SIM-AM 2023

A Peridynamics Framework for Laser Powder Bed Fusion

  • Zverlov, Mikhail (Technische Universität München)
  • Fritz, Fabian (Technische Universität München)
  • Adami, Stefan (Technische Universität München)
  • Adams, Nikolaus (Technische Universität München)
  • Gee, Michael (Technische Universität München)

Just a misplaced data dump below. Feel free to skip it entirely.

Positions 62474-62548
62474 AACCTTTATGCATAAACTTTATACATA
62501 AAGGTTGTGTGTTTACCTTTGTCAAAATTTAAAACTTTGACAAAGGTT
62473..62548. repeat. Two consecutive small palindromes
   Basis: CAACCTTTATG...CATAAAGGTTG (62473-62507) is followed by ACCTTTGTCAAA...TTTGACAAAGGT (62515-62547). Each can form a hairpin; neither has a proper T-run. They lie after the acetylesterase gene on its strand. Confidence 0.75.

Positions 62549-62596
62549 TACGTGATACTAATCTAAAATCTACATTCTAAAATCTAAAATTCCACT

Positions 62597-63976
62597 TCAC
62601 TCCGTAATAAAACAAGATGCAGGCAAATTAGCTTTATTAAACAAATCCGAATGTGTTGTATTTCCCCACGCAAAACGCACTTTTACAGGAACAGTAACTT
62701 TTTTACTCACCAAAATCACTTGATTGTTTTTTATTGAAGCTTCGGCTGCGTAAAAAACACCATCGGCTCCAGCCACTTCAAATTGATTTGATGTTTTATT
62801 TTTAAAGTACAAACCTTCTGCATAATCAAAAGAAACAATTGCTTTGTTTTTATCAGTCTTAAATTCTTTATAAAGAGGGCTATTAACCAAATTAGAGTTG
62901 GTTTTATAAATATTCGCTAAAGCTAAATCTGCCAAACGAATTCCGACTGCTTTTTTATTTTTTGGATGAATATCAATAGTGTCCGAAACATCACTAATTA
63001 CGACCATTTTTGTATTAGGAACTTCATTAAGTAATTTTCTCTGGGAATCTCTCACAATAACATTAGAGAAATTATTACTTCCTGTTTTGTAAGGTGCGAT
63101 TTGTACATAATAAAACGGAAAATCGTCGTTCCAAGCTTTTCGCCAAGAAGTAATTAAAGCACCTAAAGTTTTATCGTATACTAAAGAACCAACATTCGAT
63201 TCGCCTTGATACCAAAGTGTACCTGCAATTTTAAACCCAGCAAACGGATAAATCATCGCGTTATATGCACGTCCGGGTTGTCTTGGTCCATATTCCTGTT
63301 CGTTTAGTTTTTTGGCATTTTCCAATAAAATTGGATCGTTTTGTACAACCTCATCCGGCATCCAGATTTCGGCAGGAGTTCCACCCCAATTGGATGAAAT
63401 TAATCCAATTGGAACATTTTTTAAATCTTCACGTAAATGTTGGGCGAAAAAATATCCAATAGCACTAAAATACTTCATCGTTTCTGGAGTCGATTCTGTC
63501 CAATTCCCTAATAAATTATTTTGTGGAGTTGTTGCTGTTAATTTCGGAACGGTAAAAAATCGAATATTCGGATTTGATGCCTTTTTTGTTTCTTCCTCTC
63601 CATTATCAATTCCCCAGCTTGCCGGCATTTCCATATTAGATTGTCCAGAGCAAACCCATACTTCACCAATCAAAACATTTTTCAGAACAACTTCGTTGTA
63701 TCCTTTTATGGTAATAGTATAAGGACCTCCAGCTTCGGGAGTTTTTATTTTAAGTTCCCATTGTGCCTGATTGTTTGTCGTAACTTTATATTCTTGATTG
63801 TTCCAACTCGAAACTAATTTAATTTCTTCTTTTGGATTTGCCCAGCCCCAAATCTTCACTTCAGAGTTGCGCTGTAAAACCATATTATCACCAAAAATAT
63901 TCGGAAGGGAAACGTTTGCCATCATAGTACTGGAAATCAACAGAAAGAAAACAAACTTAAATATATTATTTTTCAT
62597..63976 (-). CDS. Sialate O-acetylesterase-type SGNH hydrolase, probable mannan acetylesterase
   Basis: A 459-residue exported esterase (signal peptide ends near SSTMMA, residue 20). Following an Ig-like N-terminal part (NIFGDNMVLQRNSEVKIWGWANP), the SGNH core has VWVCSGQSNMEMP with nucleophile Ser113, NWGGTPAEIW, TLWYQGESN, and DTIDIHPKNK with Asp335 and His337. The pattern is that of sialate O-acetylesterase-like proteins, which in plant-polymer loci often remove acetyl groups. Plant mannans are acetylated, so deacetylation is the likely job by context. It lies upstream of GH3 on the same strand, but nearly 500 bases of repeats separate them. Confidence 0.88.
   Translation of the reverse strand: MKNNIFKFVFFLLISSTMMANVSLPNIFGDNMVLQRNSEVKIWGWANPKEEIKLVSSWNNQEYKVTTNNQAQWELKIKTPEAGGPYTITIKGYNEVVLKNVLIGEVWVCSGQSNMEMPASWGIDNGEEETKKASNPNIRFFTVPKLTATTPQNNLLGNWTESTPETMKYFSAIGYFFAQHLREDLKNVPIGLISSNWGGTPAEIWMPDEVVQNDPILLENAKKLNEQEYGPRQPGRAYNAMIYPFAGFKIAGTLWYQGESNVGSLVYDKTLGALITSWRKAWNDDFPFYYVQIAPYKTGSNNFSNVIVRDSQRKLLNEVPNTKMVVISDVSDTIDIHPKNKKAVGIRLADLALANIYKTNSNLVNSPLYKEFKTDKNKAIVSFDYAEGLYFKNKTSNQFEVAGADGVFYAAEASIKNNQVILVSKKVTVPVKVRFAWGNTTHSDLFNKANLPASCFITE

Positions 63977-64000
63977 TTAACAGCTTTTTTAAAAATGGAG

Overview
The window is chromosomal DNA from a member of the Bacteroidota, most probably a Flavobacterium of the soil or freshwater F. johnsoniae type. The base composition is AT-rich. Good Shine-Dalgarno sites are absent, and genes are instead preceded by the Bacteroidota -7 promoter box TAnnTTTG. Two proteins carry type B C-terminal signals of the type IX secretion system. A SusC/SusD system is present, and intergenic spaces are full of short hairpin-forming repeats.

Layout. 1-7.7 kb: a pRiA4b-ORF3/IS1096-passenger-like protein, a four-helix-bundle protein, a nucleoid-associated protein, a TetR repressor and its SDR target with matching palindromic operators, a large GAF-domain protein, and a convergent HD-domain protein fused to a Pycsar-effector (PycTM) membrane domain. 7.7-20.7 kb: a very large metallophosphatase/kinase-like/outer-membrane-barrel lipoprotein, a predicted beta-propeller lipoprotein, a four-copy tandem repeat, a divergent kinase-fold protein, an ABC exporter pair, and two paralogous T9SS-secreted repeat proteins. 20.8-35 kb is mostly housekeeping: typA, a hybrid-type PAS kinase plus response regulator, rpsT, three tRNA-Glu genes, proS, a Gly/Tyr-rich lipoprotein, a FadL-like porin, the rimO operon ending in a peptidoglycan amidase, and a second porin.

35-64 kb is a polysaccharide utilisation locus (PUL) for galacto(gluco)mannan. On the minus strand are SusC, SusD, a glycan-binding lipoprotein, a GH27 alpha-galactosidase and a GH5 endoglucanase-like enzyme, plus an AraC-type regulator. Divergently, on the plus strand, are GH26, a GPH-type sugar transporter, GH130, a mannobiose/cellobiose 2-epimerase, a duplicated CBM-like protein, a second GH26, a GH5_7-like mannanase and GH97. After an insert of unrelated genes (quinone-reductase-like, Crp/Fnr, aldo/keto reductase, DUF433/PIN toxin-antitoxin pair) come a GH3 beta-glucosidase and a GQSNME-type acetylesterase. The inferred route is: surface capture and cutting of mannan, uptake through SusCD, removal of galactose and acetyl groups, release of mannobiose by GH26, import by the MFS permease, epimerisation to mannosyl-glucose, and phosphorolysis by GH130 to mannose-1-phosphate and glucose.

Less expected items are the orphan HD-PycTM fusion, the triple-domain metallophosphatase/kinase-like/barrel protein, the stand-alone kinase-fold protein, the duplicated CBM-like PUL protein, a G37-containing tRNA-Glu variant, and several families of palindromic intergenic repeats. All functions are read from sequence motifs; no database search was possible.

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Laser Powder Bed Fusion (LPBD) enables rapid manufacturing of highly customized and complex geometries but is currently limited by difficulties in predicting the final material properties. LPBD is characterized by rapid phase changes, large thermal gradients, discontinuities as well as varying length and time scales. These challenges can only be addressed computationally by utilizing a bottom-up multiscale framework consisting of different numerical methods, each operating on their respective scales. Our aim is to provide a consistent connection between micro-scale simulations and macro- scale methods. Considering length scales from 1 μm to 100 μm, the most prominent structural feature is the single crystal grain. LPBD process parameters such as e.g. heat source energy density, scan speed and cooling rates influence crystal grain shape and lattice orientation, which in turn affect the bulk material parameters such as hardness and ductility at the macro scale. For computational modeling of the solid phase, we rely on Peridynamics (PD) due to its close relation to Molecular Dynamics (MD) as both are non-local methods. Upscaling MD to PD was already considered in [1] where both models yield corresponding dispersion relations. For the modeling of the liquid phase SPH was chosen. Through a coupled SPH-PD simulation we can combine the strengths of both methods in their respective domain. We present a PD material law where single crystal grains grow from a super-cooled liquid phase based on spontaneous nucleation. Post-solidification processes such as solid-state transformation which is necessary for modelling heat treatment (e.g. annealing) are considered. We demonstrate that our PD based model can predict grain structures arising from LPBF processes very well and present a coarse scaling methodology build upon the Crystal Plasticity Peridynamics (CPPD) considered in [2] that will lead to predictability of macroscopic material response.